First off, sorry for the long delay in news on the blog!
Over the summer we were super busy working on samples. which we kicked-off with a week-long intensive sampling session with VS members Samuel Hebert and Justin Belanger coming down from Canada to assist with the sampling. I then spent an entire month sampling more instruments in order to keep us busy for the next year. Best part, we got to record in a large auditorium and use a much nicer set of equipment than previous years (instead of a giant pile of SM-57’s).
Behold: the first step in sampling an instrument!
So yes, something we’ll be releasing quite a bit of in the next few months is brass. However, we did something that isn’t ordinarily done with brass libraries. If you look closely in the picture, you might see we stuck a ribbon mic behind the bell of the instrument to pick up on the warmth and sonorous elements of the timbre, then a large diaphragm condenser in front of the airstream to pick up on the airy, bright tone that projects from the instrument. This way, in a multi-mic environment, the end user can blend between the two to create the timbre they need for their piece.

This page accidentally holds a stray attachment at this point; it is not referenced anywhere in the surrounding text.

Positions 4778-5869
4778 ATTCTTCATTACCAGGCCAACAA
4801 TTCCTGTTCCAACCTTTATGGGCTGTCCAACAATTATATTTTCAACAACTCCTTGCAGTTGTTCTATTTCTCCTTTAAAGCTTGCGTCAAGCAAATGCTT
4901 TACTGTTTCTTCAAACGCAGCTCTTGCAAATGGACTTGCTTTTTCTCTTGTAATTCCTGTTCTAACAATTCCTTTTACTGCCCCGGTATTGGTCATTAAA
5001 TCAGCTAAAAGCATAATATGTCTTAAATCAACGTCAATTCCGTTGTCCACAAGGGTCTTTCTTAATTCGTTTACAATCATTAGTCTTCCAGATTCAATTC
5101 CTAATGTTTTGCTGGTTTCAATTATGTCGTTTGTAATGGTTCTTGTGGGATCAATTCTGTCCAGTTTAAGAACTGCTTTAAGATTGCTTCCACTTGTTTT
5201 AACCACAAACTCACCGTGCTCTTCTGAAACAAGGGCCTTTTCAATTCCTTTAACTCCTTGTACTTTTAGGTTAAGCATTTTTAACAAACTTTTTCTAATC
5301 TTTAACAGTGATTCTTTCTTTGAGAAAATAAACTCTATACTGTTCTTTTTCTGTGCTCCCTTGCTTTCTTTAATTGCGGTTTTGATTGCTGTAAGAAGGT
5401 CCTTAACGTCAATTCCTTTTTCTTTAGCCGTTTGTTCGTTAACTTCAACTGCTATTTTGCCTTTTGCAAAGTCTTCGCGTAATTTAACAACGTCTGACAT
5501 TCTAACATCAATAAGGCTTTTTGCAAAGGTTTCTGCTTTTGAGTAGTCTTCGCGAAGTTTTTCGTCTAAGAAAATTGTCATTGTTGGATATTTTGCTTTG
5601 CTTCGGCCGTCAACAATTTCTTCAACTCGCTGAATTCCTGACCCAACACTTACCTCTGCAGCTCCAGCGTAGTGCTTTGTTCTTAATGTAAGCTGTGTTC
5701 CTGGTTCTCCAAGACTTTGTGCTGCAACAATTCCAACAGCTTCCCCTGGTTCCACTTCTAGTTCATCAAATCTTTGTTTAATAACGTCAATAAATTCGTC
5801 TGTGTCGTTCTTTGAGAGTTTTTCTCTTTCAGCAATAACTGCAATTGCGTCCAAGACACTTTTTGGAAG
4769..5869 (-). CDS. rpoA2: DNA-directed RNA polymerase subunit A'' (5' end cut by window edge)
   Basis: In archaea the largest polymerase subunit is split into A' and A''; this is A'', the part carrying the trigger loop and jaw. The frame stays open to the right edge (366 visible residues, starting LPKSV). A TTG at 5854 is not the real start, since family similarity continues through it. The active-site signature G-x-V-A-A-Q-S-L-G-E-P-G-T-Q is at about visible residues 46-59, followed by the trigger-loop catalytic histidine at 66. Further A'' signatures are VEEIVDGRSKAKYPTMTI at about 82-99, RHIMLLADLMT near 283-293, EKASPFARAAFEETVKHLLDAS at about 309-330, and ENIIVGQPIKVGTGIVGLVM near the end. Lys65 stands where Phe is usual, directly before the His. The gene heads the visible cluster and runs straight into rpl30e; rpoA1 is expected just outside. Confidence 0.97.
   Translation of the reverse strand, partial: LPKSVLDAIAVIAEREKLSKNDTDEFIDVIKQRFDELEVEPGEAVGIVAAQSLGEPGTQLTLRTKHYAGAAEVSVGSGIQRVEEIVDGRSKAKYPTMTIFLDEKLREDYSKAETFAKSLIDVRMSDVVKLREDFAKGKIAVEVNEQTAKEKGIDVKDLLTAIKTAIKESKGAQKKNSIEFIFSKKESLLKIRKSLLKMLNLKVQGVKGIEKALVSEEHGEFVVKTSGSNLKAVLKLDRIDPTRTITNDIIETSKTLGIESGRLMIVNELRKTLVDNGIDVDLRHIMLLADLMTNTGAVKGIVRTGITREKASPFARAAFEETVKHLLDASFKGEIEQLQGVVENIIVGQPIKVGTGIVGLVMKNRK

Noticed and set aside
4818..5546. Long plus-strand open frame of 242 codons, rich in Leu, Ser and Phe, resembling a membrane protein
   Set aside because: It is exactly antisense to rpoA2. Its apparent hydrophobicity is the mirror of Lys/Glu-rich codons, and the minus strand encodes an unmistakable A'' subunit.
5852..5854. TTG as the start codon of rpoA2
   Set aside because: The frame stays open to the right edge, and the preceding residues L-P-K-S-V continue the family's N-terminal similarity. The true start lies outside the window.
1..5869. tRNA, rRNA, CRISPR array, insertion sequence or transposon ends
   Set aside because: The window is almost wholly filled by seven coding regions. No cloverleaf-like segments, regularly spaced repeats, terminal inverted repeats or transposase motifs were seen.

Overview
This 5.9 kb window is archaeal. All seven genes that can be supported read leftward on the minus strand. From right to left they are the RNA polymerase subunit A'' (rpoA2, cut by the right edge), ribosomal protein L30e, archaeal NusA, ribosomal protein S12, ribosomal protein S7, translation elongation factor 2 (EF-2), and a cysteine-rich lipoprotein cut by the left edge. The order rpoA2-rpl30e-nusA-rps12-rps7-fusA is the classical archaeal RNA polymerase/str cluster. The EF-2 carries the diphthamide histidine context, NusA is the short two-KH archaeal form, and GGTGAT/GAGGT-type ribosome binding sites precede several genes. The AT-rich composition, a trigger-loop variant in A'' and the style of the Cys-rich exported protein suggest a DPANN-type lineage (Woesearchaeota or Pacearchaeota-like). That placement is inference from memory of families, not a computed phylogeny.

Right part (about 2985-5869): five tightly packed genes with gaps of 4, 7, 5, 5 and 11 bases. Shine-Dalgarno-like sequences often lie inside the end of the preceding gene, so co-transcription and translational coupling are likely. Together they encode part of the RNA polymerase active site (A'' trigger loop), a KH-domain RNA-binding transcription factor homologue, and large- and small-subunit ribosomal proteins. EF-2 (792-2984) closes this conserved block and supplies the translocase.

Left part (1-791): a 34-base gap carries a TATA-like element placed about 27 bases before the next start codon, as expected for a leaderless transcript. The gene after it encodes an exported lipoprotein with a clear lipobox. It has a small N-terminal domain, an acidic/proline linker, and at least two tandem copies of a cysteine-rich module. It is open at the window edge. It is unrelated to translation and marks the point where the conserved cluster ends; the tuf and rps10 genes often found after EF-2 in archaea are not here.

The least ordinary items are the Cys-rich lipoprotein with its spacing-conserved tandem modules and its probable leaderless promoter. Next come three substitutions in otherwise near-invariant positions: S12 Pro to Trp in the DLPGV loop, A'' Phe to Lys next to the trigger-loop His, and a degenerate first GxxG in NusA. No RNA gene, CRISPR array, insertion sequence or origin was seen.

And of course, for the reverb heads, there is the obligatory “ambient” mic. You can hear a live performance using just the ambient mics here (note that the noise will not be as present in the finished sample library). In between those two are some wide-spread mid mics which pick up the sound of the stage, which is quite nice when blended with the other mics.
Right now, I am sitting waiting for the stems from the sessions to slowly get mixed down… after that, they get sent off to be cut, tuned, and denoised and then it’s instrument-building time!
In the next couple weeks, look forward to more blogs covering ongoing sampling work and some of the behind-the-scenes on how it works.